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In issue 309 -
When an Older Parrot Has Never Learned Skilful Flight – Complete Psittacine by Eb Cravens
In issue 309 -
Scarlet Macaws – were they really bred by indigenous people in the 12th century? Rosemary Low asks the question
In issue 309 -
Understanding the link between nutrition, hormonal behaviours and the avian endocrine system, Part 1 – The Holistic Parrot by Leslie Moran
In issue 309 -
The Yellow-eared Parrot – continues to expand its range in Colombia. By David Waugh, Correspondent, Loro Parque Fundación
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 The October 2023 edition of Parrots magazine (issue 309) will be available to download from 13th September via a link which will be emailed to subscribers. Single copies will be available from our online shop. You can save money by subscribing – find out more here.

Saving the Lives of Companion Parrots

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by Megan Matthews

Far too many parrots die at a young age because of accidents that might have been avoided if people were more aware or thought ahead about what they were going to do. My purpose is to warn people of ways that parrots have died so that they can protect their beloved birds from similar situations. Once you read this, you have been forewarned. Most people whose parrots have died of accidents feel incredibly guilty that they didn't realise that they put their parrots in dangerous situations.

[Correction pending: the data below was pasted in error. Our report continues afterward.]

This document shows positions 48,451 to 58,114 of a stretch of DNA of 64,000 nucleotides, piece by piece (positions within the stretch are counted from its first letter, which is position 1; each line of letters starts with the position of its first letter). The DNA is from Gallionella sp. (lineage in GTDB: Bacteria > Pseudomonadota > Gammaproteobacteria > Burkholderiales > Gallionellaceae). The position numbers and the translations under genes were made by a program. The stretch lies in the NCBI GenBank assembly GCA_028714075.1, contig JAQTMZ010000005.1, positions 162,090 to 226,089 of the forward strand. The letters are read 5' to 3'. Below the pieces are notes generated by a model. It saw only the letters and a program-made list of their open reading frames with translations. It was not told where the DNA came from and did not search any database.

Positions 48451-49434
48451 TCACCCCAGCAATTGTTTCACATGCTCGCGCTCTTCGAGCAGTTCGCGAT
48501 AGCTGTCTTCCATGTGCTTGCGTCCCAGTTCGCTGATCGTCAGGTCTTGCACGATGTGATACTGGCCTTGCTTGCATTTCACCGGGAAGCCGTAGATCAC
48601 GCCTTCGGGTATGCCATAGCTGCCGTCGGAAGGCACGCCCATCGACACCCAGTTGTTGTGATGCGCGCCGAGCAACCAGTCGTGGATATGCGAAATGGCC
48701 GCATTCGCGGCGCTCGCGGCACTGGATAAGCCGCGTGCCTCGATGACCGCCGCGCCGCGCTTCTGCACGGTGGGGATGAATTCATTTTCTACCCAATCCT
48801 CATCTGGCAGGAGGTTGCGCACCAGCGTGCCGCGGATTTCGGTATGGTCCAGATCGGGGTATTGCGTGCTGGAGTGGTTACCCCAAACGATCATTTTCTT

Many years ago I lost a young parrot because he found an artist's pencil that was made with a toxic coloration and chewed on it, ingesting the toxin. Even though I got him to a veterinarian immediately, that vet had no idea what to do to save him. When I think of this, after all of these years, I still feel sad, guilty and, yes, stupid. Actually I probably don't know about all of the accidents that have killed companion parrots, so I recommend that people try to think how safe their parrots will be in any given situation. If they can imagine any way that a parrot can be injured, they need to change or abandon their plans. We all need to realise that our curious parrots can be accidents waiting to happen and it is our job to keep them safe.

I am not going to discuss diseases, as my concern is to save parrots from accidental death, so will divide this information into categories.

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